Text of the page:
Holland’s European capital of culture Leeuwarden dares to be different, with a potato sack
Leeuwarden-Fryslân launched its year as one of the two European capitals of culture for 2018 with a series of events in late January.
A triple maxim underlines the festival, which includes an exhibition on the colourful (alleged) spy Mata Hari, artist Escher – both born locally – and a piece of drama involving 100 Friesian horses: “Dare to dream. Dare to act. Dare to be different.”
Any glossy PR agency can devise a slick but meaningless slogan for such an event, but Leeuwarden-Fryslân’s ambition deserves that string of words more than most. At the press launch at the Dutch embassy in London we were given the standard background information, presented at these events, in a potato sack, with a poem attached entitled “Fresh potatoes”. It includes the line “how does a weed become currency?
The significance of the sack is in Leeuwarden’s links with the other cultural capital, Valletta in Malta. (Cultural Capitals always come in pairs.) Leeuwarden takes Valletta’s potatoes, and responds with a poem. The two capitals are working together on exchange programmes which includes such events as Potatoes Go Wild.
There is a Cultural Capital of Europe every year. It works like this. Two different EU countries hold a national competition. Two cities, or in the case of Holland a wider region, Leeuwarden-Fryslân, (Fryslân, or Friesland, is a province in the northwest of the Netherlands; Leeuwarden, pop 108,000, is the provincial capital of the Friesland) are given the designation of Cultural Capital of Europe for a year.
Leeuwarden-Friesland, on the Wadden coast, submitted its successful bid in 2013. It proposed a national Dutch event, with its epicentre as Leeuwarden and the province of Friesland.
The European jury was impressed by the ideas in Leeuwarden’s bid book (presentation book), in particular the emphasis on the Frisian mienskip (community).
Leeuwarden will stage multiple events, along with the wider countryside of Friesland – which British readers will know as the place of origin for the famous Friesian cows – about two hours by train north from Amsterdam. (By a piece of good timing for British visitors, direct London to Amsterdam trains begin running on April 4, 2018.)
There are 45 projects in the core programme. These will take place alongside hundreds of events in the community programme, put together by the Friesian people themselves. These are ideas from the villages, countryside and urban areas, anything from a play in a village to a world record attempt to make the largest crocheted blanket in the world. “There will be giants in the city, theatre held in greenhouses, art in no-man’s land. We give our imagination the space and our space to imagination.”
One of the big events is Mata Hari – the Woman and the Myth – the definitive exhibition on this enigmatic figure, executed by a French firing squad in 1917, held in the Museum of Friesland.
It includes personal belongings, photos, scrapbooks, letters and military files, throwing light on Margaretha Zelle, as Mata was christened, when she was born in Leeuwarden. It follows her time in the Dutch East Indies, and on to the Parisian dance theatres, and into the web of intrigue that ensnared her in the First World War.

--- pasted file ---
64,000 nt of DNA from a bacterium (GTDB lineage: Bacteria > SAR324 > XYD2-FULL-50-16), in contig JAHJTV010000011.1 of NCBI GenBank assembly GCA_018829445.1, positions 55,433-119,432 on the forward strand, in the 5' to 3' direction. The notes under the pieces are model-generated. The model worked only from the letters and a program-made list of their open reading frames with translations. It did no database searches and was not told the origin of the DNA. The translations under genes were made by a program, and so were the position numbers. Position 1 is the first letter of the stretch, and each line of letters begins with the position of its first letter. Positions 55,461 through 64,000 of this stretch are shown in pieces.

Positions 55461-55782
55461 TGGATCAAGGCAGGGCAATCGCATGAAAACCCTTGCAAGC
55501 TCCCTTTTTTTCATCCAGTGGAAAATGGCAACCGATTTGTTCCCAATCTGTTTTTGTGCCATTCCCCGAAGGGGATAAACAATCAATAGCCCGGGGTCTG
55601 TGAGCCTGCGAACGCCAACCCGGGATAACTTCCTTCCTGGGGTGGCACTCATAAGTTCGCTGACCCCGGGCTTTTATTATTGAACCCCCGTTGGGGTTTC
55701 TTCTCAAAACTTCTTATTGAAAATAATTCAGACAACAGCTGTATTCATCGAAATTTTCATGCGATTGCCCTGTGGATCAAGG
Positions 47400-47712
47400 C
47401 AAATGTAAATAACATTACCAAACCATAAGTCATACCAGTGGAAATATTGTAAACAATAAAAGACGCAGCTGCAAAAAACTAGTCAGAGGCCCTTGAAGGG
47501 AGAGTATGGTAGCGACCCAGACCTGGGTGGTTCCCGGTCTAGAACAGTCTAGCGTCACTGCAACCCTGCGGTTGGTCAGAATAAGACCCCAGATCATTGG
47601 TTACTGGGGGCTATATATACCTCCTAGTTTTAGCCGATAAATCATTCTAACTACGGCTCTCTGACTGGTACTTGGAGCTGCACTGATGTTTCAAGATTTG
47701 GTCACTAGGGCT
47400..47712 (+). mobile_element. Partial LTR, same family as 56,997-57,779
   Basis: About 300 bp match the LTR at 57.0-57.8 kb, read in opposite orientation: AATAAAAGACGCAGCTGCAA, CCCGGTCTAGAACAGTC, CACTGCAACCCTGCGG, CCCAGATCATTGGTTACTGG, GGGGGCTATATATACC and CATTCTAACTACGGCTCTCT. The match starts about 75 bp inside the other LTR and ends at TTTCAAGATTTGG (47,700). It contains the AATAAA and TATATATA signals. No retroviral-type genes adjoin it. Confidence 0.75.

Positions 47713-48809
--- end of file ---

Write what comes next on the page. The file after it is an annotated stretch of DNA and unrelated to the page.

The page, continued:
One of the biggest events, the grand musical theatre piece De Stormruiter (The Rider on the White Horse), will involve a leading role for 100 Friesian horses in a story of an overconfident dyke master, and the region’s eternal battle against the water. De Stormruiter is based on a nineteenth-century novel by Theodor Storm.
Another of the big events in Cultural Capital Year is a display by French troupe Royal de Luxe in Leeuwarden in August. This troupe has previously performed to acclaim in Antwerp and London. In Mexico 3.5 million visitors saw their show.
Other projects expected to attract big crowds include 11 Fountains, Farm of the World and Sense of Place. whatThe organisers made this not unreasonable promise: “None of our programme elements is stuffy.”
One theme of Leeuwarden-Fryslân 2018 is ‘Iepen Mienskip‘ (an open sense of community). Events will range from town square musical performances to a comprehensive study of the province’s newest village, Veenwoudsterwal, to illustrate how Frisians connect to their villages and the people around them.
An audiovisual portrait has been compiled on all 128 households in the village, drawing what is believed to be a unique picture of a complete community. This act of collecting and sharing stories, the organisers believe, will build connections between people and strengthen the community. Their individual accounts are being broadcast by local media over 128 consecutive days. The archive will remain online, to be consulted far into the future.
Another theme is the celebration of the bicentennial of General Johannes van den Bosch’s Society of Humanitarianism. Van Den Bosch believed that man can elevate himself by making the most out of the nature and world that surround him. He encouraged poor families to set up a colony to cultivate the harsh lands in the border region of Friesland and Drenthe.
Theatre performances will introduce audiences to the life and achievements of these self-help colonies. In 2018 the Colonies of Humanitarianism are expected to be designated UNESCO World Heritage sites.
Big events, from the Olympic Games downwards, routinely promise to create a legacy, and often don’t deliver. The organisers promise one here, too. “We think that the cultural initiatives should mean something. That they give a fresh boost to our way of thinking and living, in categories as diverse as clean drinking water, multicultural society, sustainable innovation and fighting poverty.”
The organisers stress an ongoing commitment to biodiversity, “to make vibrant fields out of our pastures, turn the Wadden coast into an open-air museum full of art, [drawing] new energy from water…”